Queimada Grande Island (QGI), located off the southern coast of São Paulo State in southeastern Brazil, has stimulated the interests of various researchers in recent decades. The golden lancehead pit viper, Bothrops insularis (Amaral, 1921), is endemic to the island and is critically endangered both nationally (Brasil 2014BRASIL. 2014. Portaria MMA n° 444, 17 December 2014. Diário Oficial da União, edição 245, seção 1:121-126, 18 December 2014.) and globally (Marques et al. 2004MARQUES, O.A.V., MARTINS, M. & SAZIMA, I. 2004. Bothrops insularis. The IUCN Red List of Threatened Species. Version 2015.3. http://www.iucnredlist.org (last access in 18/09/2015)
http://www.iucnredlist.org...
). Although several studies have been carried out on QGI focusing on the biology of this snake (e.g., Wüster et al. 2005WÜSTER, W., DUARTE, M.R. & SALOMÃO, M.G. 2005. Morphological correlates of incipient arboreality and ornithophagy in island pitvipers, and the phylogenetic position of Bothrops insularis. J. Zool. 266(1):1-10., Martins et al. 2008MARTINS, M., SAWAYA, R.J. & MARQUES, O.A.V. 2008. A first estimate of the population size of the critically endangered lancehead, Bothrops insularis. South Am. J. Herpetol. 3(2):168-174., Marques et al. 2012MARQUES, O.A.V., MARTINS, M., DEVELEY, P.F., MACARRÃO, A. & SAZIMA, I. 2012. The golden lancehead Bothrops insularis (Serpentes: Viperidae) relies on two seasonally plentiful bird species visiting its island habitat. J. Nat. Hist. 46(13-14):885-895., Guimarães et al. 2014GUIMARÃES, M., MUNGUÍA-STEYER, R., DOHERTY JR, P.F., MARTINS, M. & SAWAYA, R.J. 2014. Population dynamics of the critically endangered golden lancehead pitviper, Bothrops insularis: stability or decline? PLoS ONE 9(4):e95203.), information about the island’s vegetation cover is still extremely incipient (Martins et al. 2008MARTINS, M., SAWAYA, R.J. & MARQUES, O.A.V. 2008. A first estimate of the population size of the critically endangered lancehead, Bothrops insularis. South Am. J. Herpetol. 3(2):168-174., Bataus & Reis 2011BATAUS, Y.S.L. & REIS, M.L. (orgs.). 2011. Plano de ação nacional para a conservação da herpetofauna insular ameaçada de extinção. Instituto Chico Mendes de Conservação da Biodiversidade, Brasília.). Data on its flora are quite rare in the literature, except for Campos & Mello-Filho (1966)CAMPOS, J.S. & MELLO-FILHO, L.E. 1966. Observações biológicas sobre a Ilha de Queimada Grande. Folha Med. 52(5):343-366., who presented a study of the flora that referred to approximately twenty (mostly ruderal) species.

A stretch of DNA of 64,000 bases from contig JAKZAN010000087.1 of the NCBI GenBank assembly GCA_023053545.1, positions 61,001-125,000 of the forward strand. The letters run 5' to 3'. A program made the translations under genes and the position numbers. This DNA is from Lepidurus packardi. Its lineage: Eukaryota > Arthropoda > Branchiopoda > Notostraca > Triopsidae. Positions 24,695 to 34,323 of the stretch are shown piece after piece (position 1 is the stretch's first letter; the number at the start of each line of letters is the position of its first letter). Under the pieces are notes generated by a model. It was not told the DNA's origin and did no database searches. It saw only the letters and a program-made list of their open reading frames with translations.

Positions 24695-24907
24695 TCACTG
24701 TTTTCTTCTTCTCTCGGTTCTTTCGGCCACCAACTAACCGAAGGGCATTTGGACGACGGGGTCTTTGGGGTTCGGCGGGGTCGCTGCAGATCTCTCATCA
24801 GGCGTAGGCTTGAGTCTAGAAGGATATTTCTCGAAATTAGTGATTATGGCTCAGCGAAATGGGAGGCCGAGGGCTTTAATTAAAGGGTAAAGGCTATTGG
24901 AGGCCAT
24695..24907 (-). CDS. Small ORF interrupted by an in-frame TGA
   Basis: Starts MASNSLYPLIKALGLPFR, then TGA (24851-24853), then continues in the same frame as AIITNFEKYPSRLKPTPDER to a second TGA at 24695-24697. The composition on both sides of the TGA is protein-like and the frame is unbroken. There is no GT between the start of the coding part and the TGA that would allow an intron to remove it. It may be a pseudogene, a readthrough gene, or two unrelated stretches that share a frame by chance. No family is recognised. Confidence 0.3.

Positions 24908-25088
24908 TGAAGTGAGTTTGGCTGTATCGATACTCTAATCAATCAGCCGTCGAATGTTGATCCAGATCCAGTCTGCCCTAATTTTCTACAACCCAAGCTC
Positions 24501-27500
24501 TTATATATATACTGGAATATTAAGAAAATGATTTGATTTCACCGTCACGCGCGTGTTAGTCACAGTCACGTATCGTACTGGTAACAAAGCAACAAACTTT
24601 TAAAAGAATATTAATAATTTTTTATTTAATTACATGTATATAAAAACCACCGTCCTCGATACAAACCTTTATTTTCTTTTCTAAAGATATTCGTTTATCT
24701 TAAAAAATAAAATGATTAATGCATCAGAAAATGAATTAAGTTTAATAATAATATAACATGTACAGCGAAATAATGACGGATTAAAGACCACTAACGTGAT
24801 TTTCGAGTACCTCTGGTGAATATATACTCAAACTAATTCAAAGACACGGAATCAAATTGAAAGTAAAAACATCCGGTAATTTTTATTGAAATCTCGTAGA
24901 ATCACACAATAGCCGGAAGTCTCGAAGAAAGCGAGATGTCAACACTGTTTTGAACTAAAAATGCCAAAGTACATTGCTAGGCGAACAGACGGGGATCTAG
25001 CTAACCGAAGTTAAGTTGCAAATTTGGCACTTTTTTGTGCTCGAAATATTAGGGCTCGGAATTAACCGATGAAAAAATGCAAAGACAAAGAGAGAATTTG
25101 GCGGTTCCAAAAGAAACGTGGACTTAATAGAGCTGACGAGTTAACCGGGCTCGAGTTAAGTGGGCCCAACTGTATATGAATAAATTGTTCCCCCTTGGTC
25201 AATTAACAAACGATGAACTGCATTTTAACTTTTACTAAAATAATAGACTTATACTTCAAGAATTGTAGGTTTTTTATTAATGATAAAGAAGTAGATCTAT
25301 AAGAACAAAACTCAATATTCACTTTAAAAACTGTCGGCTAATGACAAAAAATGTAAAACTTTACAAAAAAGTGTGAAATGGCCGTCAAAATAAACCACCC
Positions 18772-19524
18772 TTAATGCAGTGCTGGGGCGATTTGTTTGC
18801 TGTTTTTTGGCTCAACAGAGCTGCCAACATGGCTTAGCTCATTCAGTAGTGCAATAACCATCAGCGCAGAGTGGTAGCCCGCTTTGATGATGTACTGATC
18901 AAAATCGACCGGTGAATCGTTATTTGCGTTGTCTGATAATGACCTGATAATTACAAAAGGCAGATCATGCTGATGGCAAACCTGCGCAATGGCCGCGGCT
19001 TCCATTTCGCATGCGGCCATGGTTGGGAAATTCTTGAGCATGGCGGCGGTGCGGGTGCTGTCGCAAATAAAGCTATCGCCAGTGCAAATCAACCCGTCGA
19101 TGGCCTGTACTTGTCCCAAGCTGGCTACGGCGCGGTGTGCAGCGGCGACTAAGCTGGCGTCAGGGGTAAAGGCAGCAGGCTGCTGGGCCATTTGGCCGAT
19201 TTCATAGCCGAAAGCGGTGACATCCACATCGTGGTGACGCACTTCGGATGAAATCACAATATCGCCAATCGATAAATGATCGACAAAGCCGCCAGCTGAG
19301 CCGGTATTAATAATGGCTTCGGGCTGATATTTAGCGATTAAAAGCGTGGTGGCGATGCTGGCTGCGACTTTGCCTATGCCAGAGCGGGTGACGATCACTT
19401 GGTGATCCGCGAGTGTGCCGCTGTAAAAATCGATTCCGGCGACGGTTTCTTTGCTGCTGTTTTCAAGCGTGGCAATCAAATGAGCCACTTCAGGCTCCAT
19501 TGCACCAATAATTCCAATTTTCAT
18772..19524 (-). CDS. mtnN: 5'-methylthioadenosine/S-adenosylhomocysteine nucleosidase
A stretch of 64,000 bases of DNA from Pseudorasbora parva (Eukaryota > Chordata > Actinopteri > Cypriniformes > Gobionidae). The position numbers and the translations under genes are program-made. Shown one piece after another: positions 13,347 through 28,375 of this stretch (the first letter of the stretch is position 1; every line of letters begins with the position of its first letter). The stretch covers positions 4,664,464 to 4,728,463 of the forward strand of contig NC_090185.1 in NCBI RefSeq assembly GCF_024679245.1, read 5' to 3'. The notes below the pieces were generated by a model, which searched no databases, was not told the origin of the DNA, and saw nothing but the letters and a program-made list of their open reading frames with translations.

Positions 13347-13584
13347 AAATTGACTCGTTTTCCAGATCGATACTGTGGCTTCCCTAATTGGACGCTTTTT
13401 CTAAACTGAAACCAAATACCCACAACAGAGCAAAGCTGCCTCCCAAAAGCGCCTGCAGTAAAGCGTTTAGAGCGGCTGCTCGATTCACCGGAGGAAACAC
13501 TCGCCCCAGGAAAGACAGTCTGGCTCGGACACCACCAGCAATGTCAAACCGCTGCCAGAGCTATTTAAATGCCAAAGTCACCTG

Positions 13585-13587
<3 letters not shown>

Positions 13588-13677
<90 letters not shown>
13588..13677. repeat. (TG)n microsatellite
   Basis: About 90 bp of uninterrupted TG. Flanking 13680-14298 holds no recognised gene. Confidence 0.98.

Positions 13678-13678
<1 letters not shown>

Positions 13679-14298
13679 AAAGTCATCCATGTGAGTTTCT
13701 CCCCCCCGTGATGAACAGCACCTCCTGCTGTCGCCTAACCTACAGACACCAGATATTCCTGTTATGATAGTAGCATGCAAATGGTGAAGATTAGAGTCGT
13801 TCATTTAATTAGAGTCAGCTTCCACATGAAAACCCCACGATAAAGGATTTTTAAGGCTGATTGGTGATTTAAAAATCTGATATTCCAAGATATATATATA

Studies of the vegetation on coastal islands in southeastern Brazil have been very scarce (e.g., Barros et al. 1991BARROS, F., MELO, M.M.R.F., CHIEA, S.A.C., KIRIZAWA, M., WANDERLEY, M.G.L. & JUNG-MENDAÇOLLI, S.L. 1991. Caracterização geral da vegetação e listagem das espécies ocorrentes. In Flora fanerogâmica da Ilha do Cardoso (M.M.R.F. Melo, F. Barros, M.G.L. Wanderley, M. Kirizawa, S.L. Jung-Mendaçolli & S.A.C. Chiea, eds.). Instituto de Botânica, São Paulo, v.1, p.1-184., Salino et al. 2005SALINO, A., SILVA, S.M., DITTRICH, V.A.O. & BRITEZ, R.M. 2005. Flora pteridofítica. In História natural e conservação da Ilha do Mel (M.C.M. Marques & R.M. Britez, orgs.). Editora UFPR, Curitiba, p.85-101., Silva & Britez 2005SILVA, S.M. & BRITEZ, R.M. 2005. A vegetação da planície costeira. In História natural e conservação da Ilha do Mel (M.C.M. Marques & R.M. Britez, orgs.). Editora UFPR, Curitiba, p.49-84., Ferreira et al. 2007FERREIRA, A.L., COUTINHO, B.R., PINHEIRO, H.T. & THOMAZ, L.D. 2007. Composição florística e formações vegetais da Ilha dos Franceses, Espírito Santo. Bol. Mus. Biol. Mello Leitão, Nova Sér. 22:25-44., Callado et al. 2009CALLADO, C.H., BARROS, A.A.M., RIBAS, L.A., ALBARELLO, N., GAGLIARDI, R. & JASCONE, C.E.S. 2009. Flora e cobertura vegetal. In O ambiente da Ilha Grande (M. Bastos & C.H. Callado, orgs.). UERJ, CEADS, Rio de Janeiro, p.91-161., Bovini et al. 2013BOVINI, M., FARIA, M., OLIVEIRA, R. & KURTZ, B. 2013. Flora terrestre vascular: riqueza, biogeografia e vulnerabilidades. In História, pesquisa e biodiversidade do Monumento Natural das Ilhas Cagarras (F. Moraes, A. Bertoncini & A. Aguiar, eds.). Museu Nacional, Rio de Janeiro, p.139-161., 2014BOVINI, M.G., FARIA, M., OLIVEIRA, R.R. & KURTZ, B.C. 2014. Floristic diversity of the Cagarras Islands Natural Monument, Rio de Janeiro, Brazil. Check List 10(2):366-373.) in spite of their importance for assessing, managing, and conserving biodiversity. Small island plant inventories are even more scarce (Kemenes 2003KEMENES, A. 2003. Distribuição espacial da flora terrestre fanerogâmica do Parque Nacional Marinho de Abrolhos, BA. Rev. Bras. Bot. 26(2):141-150., Ferreira et al. 2007FERREIRA, A.L., COUTINHO, B.R., PINHEIRO, H.T. & THOMAZ, L.D. 2007. Composição florística e formações vegetais da Ilha dos Franceses, Espírito Santo. Bol. Mus. Biol. Mello Leitão, Nova Sér. 22:25-44., Bovini et al. 2014BOVINI, M.G., FARIA, M., OLIVEIRA, R.R. & KURTZ, B.C. 2014. Floristic diversity of the Cagarras Islands Natural Monument, Rio de Janeiro, Brazil. Check List 10(2):366-373.). These studies have frequently indicated that the floras of coastal islands are basically composed of mainland Atlantic Forest complex species (sensuOliveira-Filho & Fontes 2000OLIVEIRA-FILHO, A.T. & FONTES, M.A.L. 2000. Patterns of floristic differentiation among Atlantic forests in southeastern Brazil and the influence of climate. Biotropica 32(4b):793-810., Scarano 2002SCARANO, F.R. 2002. Structure, function and floristic relationships of plant communities in stressful habitats marginal to the Brazilian Atlantic rainforest. Ann. Bot-London 90(4):517-524.), and are related to their recent histories of isolation from the mainland.